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Ebbs & Flows

Lasqueti Island History

by Rocky Sampson

Today as I walk the roads and paths of my ancestors, memories wash over me. 

   

As I walk through red alder thickets, memories of my dad arise. My dad was a clever man. For me and my brothers our dad was kind and wise. As dad walked with us kids, he'd take out his handy pocketknife, reach down and cut a young alder sapling. With a few short flicks of his wrist and a few taps to bruise the green bark, he would make a few sharp and angular cuts and then hand  us each a small whistle type flute.  As we walked in the spring sunshine along our road up to the main road, we kids played our tunes that matched the cheery robin (in our heads).  Dad also showed us kids how to tie the top boughs of red alder saplings to make a loose circular knot. He would return in a year or more to cut free the bough to make a cane. The cane would sometimes keep the circle knot, or he'd often trim it to look exactly like... a cane. He'd trim the length to whomever received his canes as a gift. He'd skin the green bark off and varnish the cane before gifting it.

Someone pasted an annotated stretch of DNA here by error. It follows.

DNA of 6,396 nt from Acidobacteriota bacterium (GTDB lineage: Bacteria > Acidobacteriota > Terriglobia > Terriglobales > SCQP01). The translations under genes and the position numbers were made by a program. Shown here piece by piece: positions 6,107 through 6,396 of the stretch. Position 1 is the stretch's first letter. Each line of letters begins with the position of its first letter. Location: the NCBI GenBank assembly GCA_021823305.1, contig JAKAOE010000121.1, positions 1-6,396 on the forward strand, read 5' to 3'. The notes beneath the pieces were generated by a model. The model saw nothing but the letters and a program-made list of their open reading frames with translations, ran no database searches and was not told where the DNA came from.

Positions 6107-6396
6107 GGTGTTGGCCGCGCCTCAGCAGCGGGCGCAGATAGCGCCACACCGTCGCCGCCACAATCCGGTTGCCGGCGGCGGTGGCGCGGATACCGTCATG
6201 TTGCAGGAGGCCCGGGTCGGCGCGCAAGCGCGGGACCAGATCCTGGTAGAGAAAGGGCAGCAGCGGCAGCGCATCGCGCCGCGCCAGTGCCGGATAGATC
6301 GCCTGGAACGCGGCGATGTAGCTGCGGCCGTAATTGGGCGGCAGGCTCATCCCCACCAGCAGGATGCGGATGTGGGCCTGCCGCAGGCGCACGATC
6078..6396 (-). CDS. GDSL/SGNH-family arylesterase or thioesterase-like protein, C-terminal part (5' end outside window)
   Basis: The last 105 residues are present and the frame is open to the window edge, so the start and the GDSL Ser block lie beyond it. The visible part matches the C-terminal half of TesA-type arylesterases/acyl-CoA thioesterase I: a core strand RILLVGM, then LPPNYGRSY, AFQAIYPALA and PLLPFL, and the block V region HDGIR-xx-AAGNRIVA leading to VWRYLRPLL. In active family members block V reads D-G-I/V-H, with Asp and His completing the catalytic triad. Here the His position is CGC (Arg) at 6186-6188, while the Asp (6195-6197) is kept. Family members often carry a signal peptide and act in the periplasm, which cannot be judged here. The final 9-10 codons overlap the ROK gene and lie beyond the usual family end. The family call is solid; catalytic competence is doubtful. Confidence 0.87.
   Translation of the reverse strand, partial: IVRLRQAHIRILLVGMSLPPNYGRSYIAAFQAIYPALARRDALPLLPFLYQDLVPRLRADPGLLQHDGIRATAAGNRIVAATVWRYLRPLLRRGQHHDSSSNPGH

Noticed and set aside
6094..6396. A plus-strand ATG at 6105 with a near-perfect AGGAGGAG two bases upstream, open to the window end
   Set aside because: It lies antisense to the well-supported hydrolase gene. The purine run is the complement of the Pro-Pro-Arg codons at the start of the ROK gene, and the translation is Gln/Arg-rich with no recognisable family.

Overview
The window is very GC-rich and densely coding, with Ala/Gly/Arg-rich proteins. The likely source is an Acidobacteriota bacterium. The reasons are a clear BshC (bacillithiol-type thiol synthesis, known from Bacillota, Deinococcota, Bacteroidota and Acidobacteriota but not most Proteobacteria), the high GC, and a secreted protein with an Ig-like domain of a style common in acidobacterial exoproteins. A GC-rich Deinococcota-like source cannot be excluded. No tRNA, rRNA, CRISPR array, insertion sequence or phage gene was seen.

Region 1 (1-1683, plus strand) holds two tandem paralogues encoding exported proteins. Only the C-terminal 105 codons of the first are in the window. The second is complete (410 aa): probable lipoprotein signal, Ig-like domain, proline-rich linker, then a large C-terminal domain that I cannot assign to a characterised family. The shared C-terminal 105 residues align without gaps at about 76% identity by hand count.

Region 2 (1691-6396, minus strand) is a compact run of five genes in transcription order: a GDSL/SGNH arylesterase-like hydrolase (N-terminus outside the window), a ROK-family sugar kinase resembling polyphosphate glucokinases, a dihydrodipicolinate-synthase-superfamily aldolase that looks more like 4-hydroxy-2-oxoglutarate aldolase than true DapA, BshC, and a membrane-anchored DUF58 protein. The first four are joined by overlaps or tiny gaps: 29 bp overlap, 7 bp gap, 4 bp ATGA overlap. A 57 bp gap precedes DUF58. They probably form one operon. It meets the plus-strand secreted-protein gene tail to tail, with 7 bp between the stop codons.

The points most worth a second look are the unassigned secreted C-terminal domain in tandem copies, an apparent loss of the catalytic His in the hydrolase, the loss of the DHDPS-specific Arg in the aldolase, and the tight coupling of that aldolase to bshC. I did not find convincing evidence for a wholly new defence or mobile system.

As we walked Main Road, songs of actual robins accompanied us. Their soft rolling notes are still in my head today. The babbling water that pooled into the next pool as we walked downhill would entice us kids to play. 

   

As we picked fiddleheads, we'd continue our walk – we kids learned much like fawns with a parent. We'd play and learn at the same time. Nature was the constant my dad needed and what we all needed. 

   

Today, as you walk those ancestral paths and roads on Lasqueti Island, stop in a sunbeam near the sound of falling water, listen for the robin, and maybe pull out your pocketknife and attempt to whittle a small flute. Play the song of rolling robin notes and recall a little boy with his two older brothers on a walk on an island that has been here for many generations before you.


- Rocky Sampson

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